Article

Differences in service utilization and barriers among Blacks, Hispanics, and Whites with drug use disorders

University of Michigan, School of Social Work, 1080 S, University Avenue, Ann Arbor, MI 48109, USA.
Substance Abuse Treatment Prevention and Policy (Impact Factor: 1.16). 02/2009; 4(1):3. DOI: 10.1186/1747-597X-4-3
Source: PubMed

ABSTRACT

Treatment for drug use disorders (DUD) can be effective, but only a small proportion of people with DUD seek or receive treatment. Research on racial and ethnic treatment differences and disparities remains unclear. Understanding racial and ethnic differences and disparities in drug treatment is necessary in order to develop a more effective referral system and to improve the accessibility of treatment. The purpose of the current study was to explore the role of race and ethnicity in service utilization.
Using data from the National Epidemiologic Survey on Alcohol and Related Conditions (NESARC), this study examined racial and ethnic differences in use of 14 types of treatment services for DUD and 27 different treatment barriers among persons who met lifetime criteria for a DUD. Multivariate logistic regression analyses were used to examine service utilization and barriers among the racial and ethnic groups, while adjusting for other sociodemographic and clinical variables.
Among Blacks, Hispanics and Whites in the overall NESARC sample, approximately 10.5% met criteria for at least one lifetime drug use disorder. Approximately 16.2% of persons with a lifetime DUD received at least one type of service. Overall, this study indicated that Whites were less likely to report receiving help for drug-related problems than Blacks, Blacks used a greater number of different types of services, and no racial and ethnic differences were observed with respect to perceived barriers to drug treatment. However, by examining types of services separately, a complex picture of racial and ethnic differences emerges. Most notably, Whites were most likely to use professional services, whereas Blacks were most likely to use 12-step and clergy. The service use pattern of Hispanics most resembled that of Whites.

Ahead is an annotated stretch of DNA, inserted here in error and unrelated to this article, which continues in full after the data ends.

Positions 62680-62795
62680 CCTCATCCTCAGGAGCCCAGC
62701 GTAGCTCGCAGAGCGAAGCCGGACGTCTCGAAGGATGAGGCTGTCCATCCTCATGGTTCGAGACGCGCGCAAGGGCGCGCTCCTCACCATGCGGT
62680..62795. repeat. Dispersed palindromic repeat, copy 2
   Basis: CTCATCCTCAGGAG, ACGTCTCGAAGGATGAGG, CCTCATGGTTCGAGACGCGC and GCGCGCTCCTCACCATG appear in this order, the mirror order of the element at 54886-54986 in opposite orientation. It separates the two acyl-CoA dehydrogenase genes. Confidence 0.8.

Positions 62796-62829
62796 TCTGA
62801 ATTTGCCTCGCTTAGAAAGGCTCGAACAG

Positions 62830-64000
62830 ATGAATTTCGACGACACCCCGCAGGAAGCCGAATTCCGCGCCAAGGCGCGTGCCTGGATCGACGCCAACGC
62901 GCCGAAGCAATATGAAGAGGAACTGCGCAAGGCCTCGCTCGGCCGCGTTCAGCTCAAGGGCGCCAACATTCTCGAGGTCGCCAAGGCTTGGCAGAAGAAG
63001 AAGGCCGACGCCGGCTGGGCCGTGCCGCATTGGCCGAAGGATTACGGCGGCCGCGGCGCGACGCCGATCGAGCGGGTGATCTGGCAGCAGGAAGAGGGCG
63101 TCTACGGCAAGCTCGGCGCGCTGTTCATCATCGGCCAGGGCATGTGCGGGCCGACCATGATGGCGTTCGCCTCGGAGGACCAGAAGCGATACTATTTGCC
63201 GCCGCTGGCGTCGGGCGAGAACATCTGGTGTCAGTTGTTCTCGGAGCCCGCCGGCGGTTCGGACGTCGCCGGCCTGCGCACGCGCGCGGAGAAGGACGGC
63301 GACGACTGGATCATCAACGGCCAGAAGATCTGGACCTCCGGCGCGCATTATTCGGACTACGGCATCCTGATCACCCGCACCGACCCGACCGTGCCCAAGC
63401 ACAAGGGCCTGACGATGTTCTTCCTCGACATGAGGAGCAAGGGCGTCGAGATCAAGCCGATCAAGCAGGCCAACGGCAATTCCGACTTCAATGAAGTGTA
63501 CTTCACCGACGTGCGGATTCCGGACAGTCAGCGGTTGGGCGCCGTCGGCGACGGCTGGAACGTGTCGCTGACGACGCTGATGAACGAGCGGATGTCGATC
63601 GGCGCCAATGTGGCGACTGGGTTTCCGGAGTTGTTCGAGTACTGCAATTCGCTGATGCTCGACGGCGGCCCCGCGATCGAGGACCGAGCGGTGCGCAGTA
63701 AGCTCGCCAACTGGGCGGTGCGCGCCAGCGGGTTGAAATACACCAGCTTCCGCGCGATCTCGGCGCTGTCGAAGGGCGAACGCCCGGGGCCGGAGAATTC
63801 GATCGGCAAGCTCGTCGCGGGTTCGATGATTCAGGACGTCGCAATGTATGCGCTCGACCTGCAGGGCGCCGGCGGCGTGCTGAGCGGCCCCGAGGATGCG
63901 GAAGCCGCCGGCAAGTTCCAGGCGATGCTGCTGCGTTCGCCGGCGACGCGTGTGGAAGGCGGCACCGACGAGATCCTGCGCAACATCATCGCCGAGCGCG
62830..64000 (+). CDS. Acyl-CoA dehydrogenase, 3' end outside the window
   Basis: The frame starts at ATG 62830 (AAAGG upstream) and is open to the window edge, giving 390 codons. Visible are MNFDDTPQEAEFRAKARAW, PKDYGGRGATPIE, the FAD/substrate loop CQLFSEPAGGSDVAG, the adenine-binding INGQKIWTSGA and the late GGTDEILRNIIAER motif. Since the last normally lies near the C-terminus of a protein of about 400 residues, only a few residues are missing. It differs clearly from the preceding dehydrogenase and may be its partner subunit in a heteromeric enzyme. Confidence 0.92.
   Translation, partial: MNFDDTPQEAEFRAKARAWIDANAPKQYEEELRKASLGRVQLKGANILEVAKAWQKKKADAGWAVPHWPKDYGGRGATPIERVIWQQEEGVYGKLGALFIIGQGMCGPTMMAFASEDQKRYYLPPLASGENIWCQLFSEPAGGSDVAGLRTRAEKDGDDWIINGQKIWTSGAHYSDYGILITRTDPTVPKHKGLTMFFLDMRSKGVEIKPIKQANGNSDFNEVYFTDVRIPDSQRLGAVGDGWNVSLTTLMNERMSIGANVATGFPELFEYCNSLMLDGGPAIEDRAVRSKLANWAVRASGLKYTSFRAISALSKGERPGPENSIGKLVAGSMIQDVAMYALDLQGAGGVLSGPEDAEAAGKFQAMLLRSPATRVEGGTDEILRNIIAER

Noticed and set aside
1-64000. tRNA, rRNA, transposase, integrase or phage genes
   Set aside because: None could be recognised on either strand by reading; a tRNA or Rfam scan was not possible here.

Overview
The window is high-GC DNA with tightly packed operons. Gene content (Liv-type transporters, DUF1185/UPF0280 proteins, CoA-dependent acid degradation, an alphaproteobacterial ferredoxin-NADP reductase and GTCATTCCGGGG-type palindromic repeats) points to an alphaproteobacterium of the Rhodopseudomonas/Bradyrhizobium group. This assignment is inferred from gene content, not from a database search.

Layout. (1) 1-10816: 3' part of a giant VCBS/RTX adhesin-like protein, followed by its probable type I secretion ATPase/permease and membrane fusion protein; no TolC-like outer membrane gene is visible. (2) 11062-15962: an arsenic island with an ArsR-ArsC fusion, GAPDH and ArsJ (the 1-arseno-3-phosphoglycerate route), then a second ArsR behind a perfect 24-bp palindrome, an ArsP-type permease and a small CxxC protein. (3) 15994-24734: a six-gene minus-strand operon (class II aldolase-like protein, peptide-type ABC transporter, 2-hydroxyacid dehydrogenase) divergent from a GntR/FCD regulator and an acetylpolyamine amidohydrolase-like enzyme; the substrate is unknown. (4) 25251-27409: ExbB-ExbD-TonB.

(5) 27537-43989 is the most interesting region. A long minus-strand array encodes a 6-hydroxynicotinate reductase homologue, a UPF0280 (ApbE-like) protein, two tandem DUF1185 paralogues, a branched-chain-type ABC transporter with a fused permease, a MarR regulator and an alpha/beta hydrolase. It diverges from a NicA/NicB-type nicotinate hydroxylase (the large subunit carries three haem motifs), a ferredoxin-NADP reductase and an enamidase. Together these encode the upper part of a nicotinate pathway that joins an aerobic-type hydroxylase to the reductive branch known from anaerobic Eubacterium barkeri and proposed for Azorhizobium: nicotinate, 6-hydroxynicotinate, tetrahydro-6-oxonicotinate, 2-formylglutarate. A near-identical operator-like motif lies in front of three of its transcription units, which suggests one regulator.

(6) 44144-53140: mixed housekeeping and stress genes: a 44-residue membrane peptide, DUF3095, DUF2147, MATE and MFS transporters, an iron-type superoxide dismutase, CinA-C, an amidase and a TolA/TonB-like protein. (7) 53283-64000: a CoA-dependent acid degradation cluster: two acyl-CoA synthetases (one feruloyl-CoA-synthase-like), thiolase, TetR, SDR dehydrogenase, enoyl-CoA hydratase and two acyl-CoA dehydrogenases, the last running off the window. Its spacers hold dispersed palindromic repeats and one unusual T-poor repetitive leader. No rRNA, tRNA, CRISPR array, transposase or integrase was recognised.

While structural barriers to accessing treatment were observed, broad-based educational programs and interventions that are appropriately targeted to racial and ethnic groups remains an important area for prevention and treatment.

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    • "Other patient factors include clients' knowledge, expectations, and preferences about specialty SUD care. Common barriers to patients accessing such care are lack of knowledge about the harmful effects of continued substance use, the belief that patients can cope with substance misuse on their own or the problem will improve by itself, and embarrassment (Perron et al., 2009; Mowbray et al., A conceptual model to facilitate transitions from primary care to SUD care 5 2010). Stigma is a significant barrier to accessing SUD treatment services; individuals may choose to conceal their substance misuse to avoid stigma (Livingston et al., 2012). "
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